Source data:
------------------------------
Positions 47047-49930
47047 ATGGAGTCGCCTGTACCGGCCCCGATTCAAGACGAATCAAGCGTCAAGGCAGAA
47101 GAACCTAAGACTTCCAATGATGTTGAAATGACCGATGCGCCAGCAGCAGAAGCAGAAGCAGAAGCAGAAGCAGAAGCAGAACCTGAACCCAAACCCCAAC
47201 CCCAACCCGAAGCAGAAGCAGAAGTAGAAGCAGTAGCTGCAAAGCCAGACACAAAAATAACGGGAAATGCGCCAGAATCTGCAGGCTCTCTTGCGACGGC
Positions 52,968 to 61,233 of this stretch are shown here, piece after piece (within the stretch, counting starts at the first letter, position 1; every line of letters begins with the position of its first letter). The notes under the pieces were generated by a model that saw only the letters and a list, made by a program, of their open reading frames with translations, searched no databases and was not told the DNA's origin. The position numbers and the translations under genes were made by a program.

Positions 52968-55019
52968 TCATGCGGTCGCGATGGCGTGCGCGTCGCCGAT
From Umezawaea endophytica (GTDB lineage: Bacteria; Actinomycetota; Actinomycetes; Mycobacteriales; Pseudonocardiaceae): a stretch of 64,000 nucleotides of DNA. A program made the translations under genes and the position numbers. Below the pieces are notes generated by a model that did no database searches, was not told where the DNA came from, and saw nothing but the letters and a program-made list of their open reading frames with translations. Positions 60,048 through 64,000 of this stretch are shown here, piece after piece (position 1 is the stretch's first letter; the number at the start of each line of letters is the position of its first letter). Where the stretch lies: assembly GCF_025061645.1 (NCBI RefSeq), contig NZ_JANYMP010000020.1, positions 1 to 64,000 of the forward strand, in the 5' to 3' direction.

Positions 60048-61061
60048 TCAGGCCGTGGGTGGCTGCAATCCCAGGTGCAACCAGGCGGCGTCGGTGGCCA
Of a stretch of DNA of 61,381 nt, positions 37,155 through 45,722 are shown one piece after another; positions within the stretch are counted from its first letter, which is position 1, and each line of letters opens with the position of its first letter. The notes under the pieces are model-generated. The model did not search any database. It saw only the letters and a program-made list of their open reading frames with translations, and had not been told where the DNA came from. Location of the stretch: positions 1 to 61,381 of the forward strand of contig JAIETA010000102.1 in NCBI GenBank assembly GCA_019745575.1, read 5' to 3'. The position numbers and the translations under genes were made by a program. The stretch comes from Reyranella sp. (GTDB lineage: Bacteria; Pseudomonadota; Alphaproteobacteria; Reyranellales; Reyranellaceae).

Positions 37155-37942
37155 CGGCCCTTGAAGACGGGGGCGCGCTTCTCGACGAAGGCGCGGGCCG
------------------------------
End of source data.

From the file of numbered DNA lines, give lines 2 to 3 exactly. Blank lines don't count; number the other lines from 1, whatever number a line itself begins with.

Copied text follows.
47047 ATGGAGTCGCCTGTACCGGCCCCGATTCAAGACGAATCAAGCGTCAAGGCAGAA
47101 GAACCTAAGACTTCCAATGATGTTGAAATGACCGATGCGCCAGCAGCAGAAGCAGAAGCAGAAGCAGAAGCAGAAGCAGAACCTGAACCCAAACCCCAAC